City and capital of the Slovak Republic, and a leading port on the River Danube; population (2003 est) 428,800. A well-diversified industrial centre, its manufacturing includes textiles, chemicals, and metal goods. During the Communist period, heavy industry was focused on the production of armaments. The city is surrounded by forests, large farms, and vineyards, and has an active trade in agricultural products. It was the capital of Hungary from 1541 to 1784 and capital of the province of Slovakia (within Czechoslovakia) from 1919 until 1949, when the city became the capital of the newly created Bratislava Region. The region was abolished in 1960, and in 1993 it became the capital of the newly independent Slovak Republic.
History It was the site of a Roman outpost called Posonium by the 1st century AD, and became a stronghold of the Great Moravian Empire in the 9th century. Much of southern and eastern Slovakia fell under Hungarian rule in 1278, following the death of Otakar II. From 1541, when the Turks captured Buda, until 1784, Bratislava became Hungary's capital and the residence of Hungarian kings and archbishops. Hungarian kings continued to be crowned in Bratislava until 1835, and the Hungarian Diet continued to meet here until 1848. In the 19th century it became the centre of the emerging Slovak national revival, and after the union of the Czech and Slovak territories in 1918 it was incorporated into Czechoslovakia. Bratislava was the capital of a nominally independent Slovak Republic from 1939 to 1945, which was governed by a fascistic pro-German regime responsible for the murder of tens of thousands of Czechs and Jews.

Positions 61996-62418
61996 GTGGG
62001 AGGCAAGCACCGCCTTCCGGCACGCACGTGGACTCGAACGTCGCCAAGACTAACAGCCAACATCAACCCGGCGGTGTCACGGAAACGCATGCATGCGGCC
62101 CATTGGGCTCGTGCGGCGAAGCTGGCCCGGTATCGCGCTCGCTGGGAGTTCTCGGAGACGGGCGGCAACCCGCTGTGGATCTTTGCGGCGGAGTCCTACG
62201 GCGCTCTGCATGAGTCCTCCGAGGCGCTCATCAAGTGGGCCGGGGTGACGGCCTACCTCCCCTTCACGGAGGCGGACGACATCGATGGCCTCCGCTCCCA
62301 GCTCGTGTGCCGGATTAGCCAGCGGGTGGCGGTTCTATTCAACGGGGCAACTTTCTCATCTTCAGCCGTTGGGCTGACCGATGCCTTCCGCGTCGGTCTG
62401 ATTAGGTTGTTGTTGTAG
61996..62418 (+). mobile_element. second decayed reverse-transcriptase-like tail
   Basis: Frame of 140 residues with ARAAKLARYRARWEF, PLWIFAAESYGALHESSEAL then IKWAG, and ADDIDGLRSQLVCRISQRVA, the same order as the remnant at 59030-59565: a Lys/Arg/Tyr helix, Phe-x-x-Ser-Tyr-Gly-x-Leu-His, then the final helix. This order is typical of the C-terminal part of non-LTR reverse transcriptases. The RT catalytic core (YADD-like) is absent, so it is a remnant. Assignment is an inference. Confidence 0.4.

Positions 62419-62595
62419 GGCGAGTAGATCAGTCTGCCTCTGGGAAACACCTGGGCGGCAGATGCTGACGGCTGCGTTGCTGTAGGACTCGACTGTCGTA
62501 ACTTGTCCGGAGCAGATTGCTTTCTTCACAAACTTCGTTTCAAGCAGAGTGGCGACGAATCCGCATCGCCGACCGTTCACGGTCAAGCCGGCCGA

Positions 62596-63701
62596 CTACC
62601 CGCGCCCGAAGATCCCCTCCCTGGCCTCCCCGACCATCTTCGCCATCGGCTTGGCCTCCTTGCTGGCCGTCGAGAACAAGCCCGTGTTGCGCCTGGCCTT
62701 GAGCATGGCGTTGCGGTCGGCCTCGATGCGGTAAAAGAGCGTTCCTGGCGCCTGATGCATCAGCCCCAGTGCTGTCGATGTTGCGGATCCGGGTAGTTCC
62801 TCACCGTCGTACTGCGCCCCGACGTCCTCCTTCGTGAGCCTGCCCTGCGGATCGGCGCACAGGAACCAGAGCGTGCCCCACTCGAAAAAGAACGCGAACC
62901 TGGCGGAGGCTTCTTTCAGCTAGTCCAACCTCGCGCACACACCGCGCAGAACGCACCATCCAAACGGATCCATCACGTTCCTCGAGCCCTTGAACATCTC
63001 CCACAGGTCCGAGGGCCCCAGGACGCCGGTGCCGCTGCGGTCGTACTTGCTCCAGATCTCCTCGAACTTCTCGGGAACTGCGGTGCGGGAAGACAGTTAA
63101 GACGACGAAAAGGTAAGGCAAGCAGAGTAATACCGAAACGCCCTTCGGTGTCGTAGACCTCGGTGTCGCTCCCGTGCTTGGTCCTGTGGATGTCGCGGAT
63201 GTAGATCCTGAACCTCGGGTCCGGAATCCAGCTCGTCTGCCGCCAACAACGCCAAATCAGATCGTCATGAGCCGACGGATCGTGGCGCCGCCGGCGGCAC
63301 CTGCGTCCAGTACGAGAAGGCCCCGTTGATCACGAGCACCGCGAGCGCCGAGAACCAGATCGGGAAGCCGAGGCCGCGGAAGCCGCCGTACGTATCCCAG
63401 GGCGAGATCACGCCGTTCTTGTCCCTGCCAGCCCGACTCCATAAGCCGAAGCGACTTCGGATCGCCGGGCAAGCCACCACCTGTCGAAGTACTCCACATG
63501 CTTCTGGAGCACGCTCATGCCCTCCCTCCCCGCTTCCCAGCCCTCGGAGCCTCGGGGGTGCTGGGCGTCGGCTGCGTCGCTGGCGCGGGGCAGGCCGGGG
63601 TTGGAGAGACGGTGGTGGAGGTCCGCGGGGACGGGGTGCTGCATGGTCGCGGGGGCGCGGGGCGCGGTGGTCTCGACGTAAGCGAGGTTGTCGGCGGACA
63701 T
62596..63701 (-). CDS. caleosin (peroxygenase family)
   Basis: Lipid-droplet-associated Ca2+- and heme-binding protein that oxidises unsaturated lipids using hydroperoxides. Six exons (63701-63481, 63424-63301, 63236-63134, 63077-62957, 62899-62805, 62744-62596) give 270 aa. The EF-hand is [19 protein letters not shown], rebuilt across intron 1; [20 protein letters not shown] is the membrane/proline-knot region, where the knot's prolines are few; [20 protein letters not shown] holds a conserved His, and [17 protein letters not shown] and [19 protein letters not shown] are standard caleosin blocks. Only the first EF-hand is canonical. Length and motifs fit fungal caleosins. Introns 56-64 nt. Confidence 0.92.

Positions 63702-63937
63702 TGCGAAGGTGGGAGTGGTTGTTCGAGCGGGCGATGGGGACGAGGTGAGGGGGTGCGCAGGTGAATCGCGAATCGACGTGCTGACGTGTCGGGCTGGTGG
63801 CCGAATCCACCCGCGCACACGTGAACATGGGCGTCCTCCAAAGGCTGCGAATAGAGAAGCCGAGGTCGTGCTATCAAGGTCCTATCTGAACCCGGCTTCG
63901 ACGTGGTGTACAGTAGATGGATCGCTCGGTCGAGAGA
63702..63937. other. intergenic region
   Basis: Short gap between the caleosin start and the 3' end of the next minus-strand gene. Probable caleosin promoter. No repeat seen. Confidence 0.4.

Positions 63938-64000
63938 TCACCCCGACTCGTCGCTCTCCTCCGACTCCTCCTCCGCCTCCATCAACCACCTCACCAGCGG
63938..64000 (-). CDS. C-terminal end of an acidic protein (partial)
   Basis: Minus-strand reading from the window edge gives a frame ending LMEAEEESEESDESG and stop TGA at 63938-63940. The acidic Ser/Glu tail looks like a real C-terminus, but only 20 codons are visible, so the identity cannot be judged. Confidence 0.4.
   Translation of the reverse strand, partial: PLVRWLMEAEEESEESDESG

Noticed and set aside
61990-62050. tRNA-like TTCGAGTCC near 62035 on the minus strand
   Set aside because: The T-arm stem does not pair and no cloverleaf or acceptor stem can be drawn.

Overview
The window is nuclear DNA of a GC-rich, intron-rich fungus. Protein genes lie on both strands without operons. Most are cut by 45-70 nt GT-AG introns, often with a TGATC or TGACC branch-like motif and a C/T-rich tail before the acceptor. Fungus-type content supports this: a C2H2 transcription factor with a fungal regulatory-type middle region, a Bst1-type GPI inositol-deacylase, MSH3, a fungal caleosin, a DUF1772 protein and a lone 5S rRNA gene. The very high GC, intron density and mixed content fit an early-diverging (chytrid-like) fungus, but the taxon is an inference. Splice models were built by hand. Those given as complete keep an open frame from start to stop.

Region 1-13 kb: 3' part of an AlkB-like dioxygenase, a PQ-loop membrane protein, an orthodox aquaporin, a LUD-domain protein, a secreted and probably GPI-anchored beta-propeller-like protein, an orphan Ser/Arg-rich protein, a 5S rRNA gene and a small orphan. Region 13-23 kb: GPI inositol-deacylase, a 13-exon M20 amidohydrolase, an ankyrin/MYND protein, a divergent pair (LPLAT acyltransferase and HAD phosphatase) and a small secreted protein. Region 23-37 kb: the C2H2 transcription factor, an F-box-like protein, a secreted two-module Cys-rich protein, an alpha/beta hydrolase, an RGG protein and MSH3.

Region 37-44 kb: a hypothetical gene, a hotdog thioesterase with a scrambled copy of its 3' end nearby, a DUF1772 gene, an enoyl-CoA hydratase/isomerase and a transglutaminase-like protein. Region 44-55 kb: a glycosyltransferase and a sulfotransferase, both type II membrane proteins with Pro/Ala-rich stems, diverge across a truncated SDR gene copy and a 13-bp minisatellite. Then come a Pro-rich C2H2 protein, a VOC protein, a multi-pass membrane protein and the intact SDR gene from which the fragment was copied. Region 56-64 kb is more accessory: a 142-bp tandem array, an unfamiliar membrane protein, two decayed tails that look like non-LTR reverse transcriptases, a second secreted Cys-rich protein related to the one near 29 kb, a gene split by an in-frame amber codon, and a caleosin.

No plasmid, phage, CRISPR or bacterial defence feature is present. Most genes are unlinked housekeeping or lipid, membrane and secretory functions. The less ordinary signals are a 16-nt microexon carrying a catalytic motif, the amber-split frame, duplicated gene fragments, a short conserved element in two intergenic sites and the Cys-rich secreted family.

Features Bratislava is a popular tourist centre. Points of interest include the 9th-century castle (rebuilt in the 13th century), above the Danube; the 13th-century Franciscan convent and church, and old town hall. The new town hall is within an 18th-century palace, formerly the residence of the primates of Hungary. The University of Jan Comenius (founded 1919), the Slovak Academy of Sciences, a polytechnic university, a national theatre, and several museums are located here.
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Full text Article Map of Bratislava, from 'Civitates Orbis Terrarum' by Georg Braun (1541-1622) and Frans Hogenberg (1535-90) c.1572-1617 (coloured engraving)
Artist: Hoefnagel Joris (1542-1600) (after) Location: Private Collection Credit: Map of Bratislava, from 'Civitates Orbis Terrarum' by Georg Braun (